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Flu Vaccine Mismatch Doesn’t Mean It’s Not Effective, Health Officials Say

SALT LAKE CITY, Utah – This year’s flu vaccine is not a very good match for influenza B, according to data from the CDC, but an influenza specialist at Primary Children’s Hospital said the vaccine can still save your child’s life.

Flu analyses by the CDC showed the vaccine may not be as well matched genetically to the virus as they had hoped in fighting influenza B. However, that does not necessarily mean it doesn’t protect as well.

“We know a lot of people are getting sick with the flu. So, now is a really good time to take action,” said Keegan McCaffrey, an influenza epidemiologist with the Utah Department of Health.

He said the flu season is intensifying in Utah but officials have seen a normal level of hospitalizations, so far.

According to CDC data, there’s a 58% chance the vaccine is genetically well-matched to the influenza B virus, leaving a 42% chance that it’s not.

Influenza B represents about two-thirds of Utah cases, McCaffrey said.

“It’s why influenza surveillance is important,” he said. “We’ve been tracking this new B virus for the last couple of years, and this is the first time that we’ve seen it really spreading in Utah, in the U.S.”

“The flu shot is not a perfect vaccine,” said Dr. Andrew Pavia with University of Utah Health and Primary Children’s Hospital. “So, people will always be at some risk of getting flu even if they’ve had the vaccine.”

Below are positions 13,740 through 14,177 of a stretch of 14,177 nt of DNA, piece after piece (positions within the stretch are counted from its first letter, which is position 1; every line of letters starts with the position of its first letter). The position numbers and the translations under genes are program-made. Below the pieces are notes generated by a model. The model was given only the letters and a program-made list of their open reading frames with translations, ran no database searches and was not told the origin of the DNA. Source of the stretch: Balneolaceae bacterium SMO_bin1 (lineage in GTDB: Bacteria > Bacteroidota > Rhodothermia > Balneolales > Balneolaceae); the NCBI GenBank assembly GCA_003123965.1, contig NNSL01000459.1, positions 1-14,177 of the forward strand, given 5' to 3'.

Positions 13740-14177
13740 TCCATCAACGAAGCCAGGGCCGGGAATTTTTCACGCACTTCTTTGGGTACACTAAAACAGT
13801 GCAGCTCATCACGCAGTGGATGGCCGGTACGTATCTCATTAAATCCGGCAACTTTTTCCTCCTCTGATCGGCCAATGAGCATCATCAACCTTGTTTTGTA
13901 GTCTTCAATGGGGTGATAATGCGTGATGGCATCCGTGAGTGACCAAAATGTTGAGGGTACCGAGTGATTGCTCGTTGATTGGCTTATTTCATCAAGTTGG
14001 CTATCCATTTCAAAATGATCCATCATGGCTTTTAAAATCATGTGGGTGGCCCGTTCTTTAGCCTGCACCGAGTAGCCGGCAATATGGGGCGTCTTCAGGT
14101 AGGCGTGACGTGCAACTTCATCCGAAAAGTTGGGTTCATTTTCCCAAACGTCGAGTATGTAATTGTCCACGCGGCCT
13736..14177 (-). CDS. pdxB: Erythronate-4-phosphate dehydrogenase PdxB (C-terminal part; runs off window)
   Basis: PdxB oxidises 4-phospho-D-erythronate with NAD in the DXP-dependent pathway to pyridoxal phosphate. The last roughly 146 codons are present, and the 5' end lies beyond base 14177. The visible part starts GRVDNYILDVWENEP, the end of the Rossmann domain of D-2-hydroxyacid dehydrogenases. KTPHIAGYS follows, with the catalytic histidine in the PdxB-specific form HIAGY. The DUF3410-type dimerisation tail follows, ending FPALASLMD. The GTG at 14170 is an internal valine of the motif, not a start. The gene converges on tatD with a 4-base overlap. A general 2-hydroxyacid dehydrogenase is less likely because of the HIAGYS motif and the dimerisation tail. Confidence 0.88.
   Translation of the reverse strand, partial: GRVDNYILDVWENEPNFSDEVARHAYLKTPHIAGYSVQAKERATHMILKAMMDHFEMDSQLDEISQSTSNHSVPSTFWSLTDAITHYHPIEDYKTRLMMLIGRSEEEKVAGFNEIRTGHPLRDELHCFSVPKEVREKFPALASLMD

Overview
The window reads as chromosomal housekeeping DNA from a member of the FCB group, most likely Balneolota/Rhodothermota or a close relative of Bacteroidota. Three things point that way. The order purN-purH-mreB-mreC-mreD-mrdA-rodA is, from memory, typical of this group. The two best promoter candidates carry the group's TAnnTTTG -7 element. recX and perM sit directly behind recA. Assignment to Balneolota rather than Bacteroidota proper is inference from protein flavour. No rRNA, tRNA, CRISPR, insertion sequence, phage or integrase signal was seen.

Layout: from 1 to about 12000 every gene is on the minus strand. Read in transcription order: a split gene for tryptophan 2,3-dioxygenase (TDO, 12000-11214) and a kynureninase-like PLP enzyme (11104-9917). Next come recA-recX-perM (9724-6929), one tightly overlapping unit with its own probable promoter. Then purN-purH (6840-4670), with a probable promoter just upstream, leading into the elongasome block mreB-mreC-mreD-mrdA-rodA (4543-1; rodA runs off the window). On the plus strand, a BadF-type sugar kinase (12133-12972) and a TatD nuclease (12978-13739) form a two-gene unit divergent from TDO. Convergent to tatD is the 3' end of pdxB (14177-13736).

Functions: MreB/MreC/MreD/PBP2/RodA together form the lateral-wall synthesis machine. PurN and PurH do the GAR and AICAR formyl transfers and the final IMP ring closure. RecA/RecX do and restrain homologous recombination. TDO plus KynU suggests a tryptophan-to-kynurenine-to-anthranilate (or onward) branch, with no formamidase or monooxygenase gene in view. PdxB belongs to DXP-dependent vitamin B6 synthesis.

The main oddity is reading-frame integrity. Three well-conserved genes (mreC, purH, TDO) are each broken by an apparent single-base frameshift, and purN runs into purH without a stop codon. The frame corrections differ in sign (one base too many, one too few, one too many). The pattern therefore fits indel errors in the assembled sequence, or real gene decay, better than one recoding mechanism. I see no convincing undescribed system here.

Pavia, chief of Pediatric Diseases at Primary Children’s Hospital, has extensive experience with the influenza virus and said the mismatch in genetics is not the same as a mismatch in protection.

“We’re concerned that this year’s efficacy may not be as good as it is in previous years,” Pavia said. “Even if it were really good protection, influenza B can be very dangerous and children.”

Officials said they’ll know more about how effective the vaccine is next month.

“We know that it’s not a total mismatch from the shot, and we know that the shot is still the best way to protect yourself,” McCaffrey said.

“The flu shot is like a seatbelt,” Pavia said. “It isn’t going to protect you against every crash in every circumstance. But, it reduces your chances of dying, or being severely injured with (the) flu.”

To protect yourself, and those around you: get a flu shot, stay home if you’re sick, and call your doctor if you do get sick.

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